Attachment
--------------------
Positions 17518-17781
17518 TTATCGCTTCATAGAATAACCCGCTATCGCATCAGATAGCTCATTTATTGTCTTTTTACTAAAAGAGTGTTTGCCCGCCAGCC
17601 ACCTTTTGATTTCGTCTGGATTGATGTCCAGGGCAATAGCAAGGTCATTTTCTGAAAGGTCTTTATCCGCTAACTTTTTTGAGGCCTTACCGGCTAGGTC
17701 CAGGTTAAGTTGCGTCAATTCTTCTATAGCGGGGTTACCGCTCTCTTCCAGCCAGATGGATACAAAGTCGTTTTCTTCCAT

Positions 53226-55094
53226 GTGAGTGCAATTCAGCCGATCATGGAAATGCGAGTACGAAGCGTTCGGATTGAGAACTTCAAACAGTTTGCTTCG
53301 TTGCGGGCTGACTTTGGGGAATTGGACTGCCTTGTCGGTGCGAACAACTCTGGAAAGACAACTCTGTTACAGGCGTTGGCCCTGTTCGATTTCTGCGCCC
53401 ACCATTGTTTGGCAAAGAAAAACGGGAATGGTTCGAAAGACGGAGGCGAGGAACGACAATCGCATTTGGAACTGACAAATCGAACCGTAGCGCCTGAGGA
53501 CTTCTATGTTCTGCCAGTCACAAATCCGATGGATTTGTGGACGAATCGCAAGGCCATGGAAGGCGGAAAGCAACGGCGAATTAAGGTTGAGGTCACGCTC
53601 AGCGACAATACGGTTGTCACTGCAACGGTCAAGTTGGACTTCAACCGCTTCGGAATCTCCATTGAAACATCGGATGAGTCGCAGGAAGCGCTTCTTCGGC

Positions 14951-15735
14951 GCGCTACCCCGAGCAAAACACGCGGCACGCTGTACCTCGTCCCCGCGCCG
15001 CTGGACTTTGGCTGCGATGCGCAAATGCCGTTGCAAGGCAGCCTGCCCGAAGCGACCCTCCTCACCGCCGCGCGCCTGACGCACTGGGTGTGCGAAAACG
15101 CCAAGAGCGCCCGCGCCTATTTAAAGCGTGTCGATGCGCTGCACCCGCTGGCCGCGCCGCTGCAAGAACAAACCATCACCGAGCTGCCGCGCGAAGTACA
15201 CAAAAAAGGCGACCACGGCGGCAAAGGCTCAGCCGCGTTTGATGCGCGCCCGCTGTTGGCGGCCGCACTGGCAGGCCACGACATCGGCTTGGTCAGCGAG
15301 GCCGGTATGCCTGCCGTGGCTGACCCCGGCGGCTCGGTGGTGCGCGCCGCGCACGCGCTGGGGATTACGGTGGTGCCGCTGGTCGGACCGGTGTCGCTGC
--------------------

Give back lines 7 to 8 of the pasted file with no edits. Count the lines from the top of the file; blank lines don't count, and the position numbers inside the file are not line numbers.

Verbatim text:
53301 TTGCGGGCTGACTTTGGGGAATTGGACTGCCTTGTCGGTGCGAACAACTCTGGAAAGACAACTCTGTTACAGGCGTTGGCCCTGTTCGATTTCTGCGCCC
53401 ACCATTGTTTGGCAAAGAAAAACGGGAATGGTTCGAAAGACGGAGGCGAGGAACGACAATCGCATTTGGAACTGACAAATCGAACCGTAGCGCCTGAGGA